All American!

We are so fortunate that flags are part of our wonderful community and passion. Not only are they life and emotion, but also have a definite use. Different flags communicate to those that understand their meaning, who you are, where you are from and even if you want to have a conversation. So today we celebrate our classic boat Flags, and all that they stand for.

Let her fly

Faribault Blankets keep me warm!

I fly my Grandfathers flags once a year!

Ink clot babes love flag…..poles

The country of Texas!

Dock Flag

Flags

World wide love

barn flag

Flagship.. but no flag, but the boat is called… Oh never mind

Sunrise flags

Plastic and Flags

The Boatress!

Love the flag with some blond wood

A Dane and A Flag!

Love a real flag!

Red, White and Algonac Blue – Eric Fraiser Photo

One of my favorites – Shaun Fenn Photo, Bruce Bildsten Copy.

Shaun Fenn Photo magic

Bring out your flag photos today!

 

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20 Responses to “Happy Flag Day / Flag Week 2019”
  1. Gary Van Tassel

    Greetings from Seaford, Virginia. Windy and cool. classic 13 whaler on the boat house lift.

    Reply
  2. John Rothert

    “…to those that understand their meaning”…..I think that blue flag means Matt’s grandfather was a two star…Rear Admiral.
    Thanking him for his service!

    Going Boating! James River Batteau Festival…look it up…come along…

    John in Va.

    Reply
    • GeneP

      Some basics:
      The US yacht ensign is OK on your stern pole in US waters only; elsewhere US registered boats should fly the US flag. Because your boat was built in Italy doesn’t mean you can legally fly the Italian flag, unless of course it is registered in Italy and hasn’t been in a US state for longer than, than, typically, 30 days. There are a few exceptions, such as the US Power Squadron flag, as I recall.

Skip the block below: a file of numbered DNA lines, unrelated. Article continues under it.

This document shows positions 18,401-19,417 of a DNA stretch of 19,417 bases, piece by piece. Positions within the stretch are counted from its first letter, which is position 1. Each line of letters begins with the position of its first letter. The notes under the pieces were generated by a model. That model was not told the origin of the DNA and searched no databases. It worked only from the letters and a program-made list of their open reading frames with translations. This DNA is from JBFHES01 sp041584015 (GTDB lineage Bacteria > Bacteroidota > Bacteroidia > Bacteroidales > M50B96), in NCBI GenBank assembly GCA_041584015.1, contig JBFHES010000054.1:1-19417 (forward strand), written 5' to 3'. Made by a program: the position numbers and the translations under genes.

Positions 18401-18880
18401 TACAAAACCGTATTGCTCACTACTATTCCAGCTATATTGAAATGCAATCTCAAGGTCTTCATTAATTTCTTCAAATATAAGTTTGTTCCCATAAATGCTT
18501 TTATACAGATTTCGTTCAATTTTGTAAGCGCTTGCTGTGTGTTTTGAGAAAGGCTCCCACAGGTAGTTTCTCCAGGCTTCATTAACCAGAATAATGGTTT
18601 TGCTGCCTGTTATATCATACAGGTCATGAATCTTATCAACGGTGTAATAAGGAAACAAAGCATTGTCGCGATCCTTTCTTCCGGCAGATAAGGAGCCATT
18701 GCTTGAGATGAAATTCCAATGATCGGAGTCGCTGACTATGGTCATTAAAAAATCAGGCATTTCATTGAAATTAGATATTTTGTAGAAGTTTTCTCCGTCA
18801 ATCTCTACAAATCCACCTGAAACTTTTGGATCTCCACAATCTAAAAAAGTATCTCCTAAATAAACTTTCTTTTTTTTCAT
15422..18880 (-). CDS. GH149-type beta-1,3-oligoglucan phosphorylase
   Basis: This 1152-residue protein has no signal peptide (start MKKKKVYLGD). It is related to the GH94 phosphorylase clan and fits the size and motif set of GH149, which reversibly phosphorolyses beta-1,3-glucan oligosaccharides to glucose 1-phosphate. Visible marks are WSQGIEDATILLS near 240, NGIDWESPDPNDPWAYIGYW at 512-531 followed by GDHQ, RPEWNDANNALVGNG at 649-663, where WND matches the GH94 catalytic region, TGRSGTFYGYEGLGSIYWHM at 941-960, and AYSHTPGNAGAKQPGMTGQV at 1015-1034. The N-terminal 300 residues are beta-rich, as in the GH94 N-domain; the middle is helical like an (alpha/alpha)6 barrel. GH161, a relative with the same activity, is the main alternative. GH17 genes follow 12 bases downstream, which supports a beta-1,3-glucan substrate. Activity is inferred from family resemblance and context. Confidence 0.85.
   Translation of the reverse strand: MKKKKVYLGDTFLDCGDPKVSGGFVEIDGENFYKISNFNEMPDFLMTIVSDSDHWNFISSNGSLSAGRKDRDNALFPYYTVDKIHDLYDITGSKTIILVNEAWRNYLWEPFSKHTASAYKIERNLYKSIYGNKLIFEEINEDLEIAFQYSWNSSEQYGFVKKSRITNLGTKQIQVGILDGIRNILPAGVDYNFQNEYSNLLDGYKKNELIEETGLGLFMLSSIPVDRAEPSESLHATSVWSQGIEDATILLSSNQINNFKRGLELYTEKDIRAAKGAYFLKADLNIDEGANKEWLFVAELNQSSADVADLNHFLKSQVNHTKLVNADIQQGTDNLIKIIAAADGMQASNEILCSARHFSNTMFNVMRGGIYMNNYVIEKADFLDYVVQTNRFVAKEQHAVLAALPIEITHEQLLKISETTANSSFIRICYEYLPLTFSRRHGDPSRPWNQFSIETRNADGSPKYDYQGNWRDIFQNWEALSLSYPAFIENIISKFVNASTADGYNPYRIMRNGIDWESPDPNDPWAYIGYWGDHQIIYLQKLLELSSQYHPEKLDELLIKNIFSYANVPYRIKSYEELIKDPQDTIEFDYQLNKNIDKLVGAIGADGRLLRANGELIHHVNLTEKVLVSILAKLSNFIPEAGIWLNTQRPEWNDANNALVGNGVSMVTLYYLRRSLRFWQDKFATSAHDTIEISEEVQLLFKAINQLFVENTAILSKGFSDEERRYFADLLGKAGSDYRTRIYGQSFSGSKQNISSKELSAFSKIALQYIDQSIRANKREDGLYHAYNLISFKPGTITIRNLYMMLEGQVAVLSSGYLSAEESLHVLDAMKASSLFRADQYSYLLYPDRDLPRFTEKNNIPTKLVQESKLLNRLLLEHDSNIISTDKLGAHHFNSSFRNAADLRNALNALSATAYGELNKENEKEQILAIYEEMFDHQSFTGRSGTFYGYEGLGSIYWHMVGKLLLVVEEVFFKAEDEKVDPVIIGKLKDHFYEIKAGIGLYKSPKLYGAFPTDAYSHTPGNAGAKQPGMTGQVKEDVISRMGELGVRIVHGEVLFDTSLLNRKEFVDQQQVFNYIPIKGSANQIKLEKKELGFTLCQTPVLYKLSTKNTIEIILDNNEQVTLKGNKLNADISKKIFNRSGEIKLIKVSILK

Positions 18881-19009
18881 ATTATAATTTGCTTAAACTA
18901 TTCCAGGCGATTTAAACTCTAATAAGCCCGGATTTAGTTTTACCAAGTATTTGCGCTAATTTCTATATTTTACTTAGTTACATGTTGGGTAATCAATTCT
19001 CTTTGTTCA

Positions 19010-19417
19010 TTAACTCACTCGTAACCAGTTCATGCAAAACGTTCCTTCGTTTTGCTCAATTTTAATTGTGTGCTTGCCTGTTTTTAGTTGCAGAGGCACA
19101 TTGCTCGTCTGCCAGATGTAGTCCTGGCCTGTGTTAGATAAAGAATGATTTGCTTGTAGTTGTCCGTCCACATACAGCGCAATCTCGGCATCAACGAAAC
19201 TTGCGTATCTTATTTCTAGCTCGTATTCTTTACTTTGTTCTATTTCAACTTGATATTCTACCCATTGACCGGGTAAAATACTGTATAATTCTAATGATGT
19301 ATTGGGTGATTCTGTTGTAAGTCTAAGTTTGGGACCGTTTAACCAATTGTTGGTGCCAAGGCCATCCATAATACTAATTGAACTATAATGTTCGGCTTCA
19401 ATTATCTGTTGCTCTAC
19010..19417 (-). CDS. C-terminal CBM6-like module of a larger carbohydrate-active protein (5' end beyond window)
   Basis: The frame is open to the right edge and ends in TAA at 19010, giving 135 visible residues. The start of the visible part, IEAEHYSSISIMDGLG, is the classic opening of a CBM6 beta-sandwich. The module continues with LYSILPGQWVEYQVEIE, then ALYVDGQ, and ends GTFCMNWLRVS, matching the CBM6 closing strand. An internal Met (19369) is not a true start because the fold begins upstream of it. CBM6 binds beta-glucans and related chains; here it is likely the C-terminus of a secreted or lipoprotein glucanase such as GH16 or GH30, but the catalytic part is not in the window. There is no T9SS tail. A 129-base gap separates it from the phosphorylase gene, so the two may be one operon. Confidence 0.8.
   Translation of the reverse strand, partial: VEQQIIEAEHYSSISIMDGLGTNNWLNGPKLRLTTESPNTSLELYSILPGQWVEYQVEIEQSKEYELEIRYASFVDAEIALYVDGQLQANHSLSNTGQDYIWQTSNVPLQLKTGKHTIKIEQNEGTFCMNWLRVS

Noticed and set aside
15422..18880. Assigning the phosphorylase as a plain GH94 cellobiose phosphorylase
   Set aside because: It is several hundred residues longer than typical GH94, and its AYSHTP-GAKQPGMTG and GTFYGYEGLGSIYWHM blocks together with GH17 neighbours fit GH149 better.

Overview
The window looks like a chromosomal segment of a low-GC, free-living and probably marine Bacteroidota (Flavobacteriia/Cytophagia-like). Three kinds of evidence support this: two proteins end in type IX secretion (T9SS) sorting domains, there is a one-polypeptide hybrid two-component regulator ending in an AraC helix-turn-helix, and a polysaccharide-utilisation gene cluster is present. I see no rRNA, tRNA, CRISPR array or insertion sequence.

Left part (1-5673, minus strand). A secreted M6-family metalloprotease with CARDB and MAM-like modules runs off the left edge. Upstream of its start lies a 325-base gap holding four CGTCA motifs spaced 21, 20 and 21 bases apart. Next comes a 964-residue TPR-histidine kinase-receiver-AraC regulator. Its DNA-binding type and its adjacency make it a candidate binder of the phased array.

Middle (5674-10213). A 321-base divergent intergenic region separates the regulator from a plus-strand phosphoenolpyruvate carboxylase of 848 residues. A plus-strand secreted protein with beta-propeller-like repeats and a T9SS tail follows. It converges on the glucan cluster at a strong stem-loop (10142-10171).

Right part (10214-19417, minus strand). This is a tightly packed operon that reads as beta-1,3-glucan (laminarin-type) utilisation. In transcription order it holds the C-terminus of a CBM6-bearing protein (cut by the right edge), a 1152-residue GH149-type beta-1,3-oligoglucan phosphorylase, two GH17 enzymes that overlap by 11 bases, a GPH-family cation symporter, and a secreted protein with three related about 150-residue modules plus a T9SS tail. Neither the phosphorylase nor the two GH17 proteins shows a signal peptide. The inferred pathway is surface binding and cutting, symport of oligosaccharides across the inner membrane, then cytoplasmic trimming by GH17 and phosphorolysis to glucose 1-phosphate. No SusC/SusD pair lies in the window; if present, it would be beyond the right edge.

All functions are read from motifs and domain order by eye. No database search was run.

Reply
      • Kentucky Wonder

        In addition to that, when floating in another country’s waters, a small courtesy flag of that country should be flown. On runabouts/small utilities like most of ours, that should be burgee-sized, and flown from the bow pole.

        On the wrong side of etiquette, we fly the Red Canadian Ensign (The flag in use in 1949 when our boat was built. The Maple Leaf became their national flag in 1965) on the back of our Greavette during boat shows, but proudly display the US flag when in normal use.

        Reply
  3. Tom Navarro Cortizo

    Good afternoon from Galicia (SPAIN) I send you the flag of my boat that is under construction. Shortly I send you photographs. Greetings and Happy day.

    Reply
  4. Briant

    Interesting. So I have a question…..

    Is it better to not display the flag at all if one cannot follow all of the laws and rules of etiquette down to the gnat’s rear end or….

    Is it ok to honor the flag even if you break some of the rules and traditions?

    A simple rule I have apparently been flagrantly breaking for years now is that while staying at the mountain lake, the flag is hoisted on the boat, day and night, for the week we are there. I do not take it down at sunset and raise it at 8:00 am.

    Am I the only boater in the USA that does not have a simple flag ceremony each and every morning and evening while camping or at the resort???? I have never witnessed anyone doing anything at the lakes other than hoisting it when they launch their boat and down it comes when it’s time to go home.

    And while on our local boating river, most of the time we fly the US flag, but every once in awhile, we honour our family by displaying the flag of Costa Rica. Also apparently a big taboo.

    I flag the USA on our boat 90% of the time, during the day and all night, basically when the boat is on the water….and yet, I am a total scofflaw.

    Apparently.

    Reply
  5. Mark in Ohio (sometimes da U P )

    Flags, Boats, Happy people, and the Mackinac Bridge. Is there anything better.

    Reply

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